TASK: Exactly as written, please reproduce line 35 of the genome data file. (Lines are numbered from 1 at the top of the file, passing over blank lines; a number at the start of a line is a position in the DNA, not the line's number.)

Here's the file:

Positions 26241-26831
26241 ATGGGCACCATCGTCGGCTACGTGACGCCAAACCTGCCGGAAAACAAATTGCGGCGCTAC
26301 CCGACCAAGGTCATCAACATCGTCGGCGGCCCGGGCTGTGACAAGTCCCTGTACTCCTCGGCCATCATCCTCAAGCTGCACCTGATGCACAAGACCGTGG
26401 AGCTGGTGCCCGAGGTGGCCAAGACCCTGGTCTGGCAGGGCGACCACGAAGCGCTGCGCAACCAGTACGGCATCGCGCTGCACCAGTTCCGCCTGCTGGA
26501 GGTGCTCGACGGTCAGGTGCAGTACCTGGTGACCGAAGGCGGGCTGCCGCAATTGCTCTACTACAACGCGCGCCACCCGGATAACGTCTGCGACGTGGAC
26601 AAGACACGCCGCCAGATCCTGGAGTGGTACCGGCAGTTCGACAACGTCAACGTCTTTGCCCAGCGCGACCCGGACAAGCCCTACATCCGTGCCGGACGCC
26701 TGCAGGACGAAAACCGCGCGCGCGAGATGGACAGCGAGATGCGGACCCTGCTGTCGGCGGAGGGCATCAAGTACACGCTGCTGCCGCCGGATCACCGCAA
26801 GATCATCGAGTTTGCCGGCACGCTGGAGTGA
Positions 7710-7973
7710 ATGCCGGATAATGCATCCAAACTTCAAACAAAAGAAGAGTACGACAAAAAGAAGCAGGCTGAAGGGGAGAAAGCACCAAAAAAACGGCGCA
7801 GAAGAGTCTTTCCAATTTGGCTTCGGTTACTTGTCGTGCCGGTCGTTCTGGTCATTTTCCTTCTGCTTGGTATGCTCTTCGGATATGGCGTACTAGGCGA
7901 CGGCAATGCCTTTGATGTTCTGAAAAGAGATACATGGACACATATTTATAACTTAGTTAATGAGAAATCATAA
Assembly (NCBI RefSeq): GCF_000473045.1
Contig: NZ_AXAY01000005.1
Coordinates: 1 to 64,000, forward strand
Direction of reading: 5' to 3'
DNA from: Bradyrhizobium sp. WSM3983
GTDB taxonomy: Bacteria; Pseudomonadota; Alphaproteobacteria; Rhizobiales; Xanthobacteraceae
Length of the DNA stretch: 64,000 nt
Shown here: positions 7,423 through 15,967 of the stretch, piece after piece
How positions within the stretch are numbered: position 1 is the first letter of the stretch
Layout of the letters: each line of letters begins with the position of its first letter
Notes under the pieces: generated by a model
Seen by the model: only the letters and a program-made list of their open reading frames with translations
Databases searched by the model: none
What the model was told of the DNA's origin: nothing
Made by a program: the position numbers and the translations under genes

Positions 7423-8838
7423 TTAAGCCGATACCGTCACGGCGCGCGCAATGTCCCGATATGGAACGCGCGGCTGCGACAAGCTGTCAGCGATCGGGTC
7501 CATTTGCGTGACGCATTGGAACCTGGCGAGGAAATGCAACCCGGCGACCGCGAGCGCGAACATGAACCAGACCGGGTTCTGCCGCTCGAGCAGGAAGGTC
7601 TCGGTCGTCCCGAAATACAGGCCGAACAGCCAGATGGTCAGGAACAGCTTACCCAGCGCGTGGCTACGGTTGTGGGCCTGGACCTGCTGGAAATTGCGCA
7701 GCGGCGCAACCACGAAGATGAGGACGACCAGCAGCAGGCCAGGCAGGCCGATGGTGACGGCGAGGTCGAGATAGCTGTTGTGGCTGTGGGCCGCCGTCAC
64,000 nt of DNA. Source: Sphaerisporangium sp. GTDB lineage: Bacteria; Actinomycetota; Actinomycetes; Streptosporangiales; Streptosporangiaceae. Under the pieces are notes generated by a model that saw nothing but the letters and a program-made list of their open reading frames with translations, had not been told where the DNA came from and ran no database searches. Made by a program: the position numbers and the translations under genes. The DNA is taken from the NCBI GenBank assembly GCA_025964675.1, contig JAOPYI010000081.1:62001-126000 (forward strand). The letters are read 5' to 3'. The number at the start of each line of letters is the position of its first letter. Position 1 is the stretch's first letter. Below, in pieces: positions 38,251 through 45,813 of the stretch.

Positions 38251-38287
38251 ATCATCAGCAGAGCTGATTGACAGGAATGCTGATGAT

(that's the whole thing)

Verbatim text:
38251 ATCATCAGCAGAGCTGATTGACAGGAATGCTGATGAT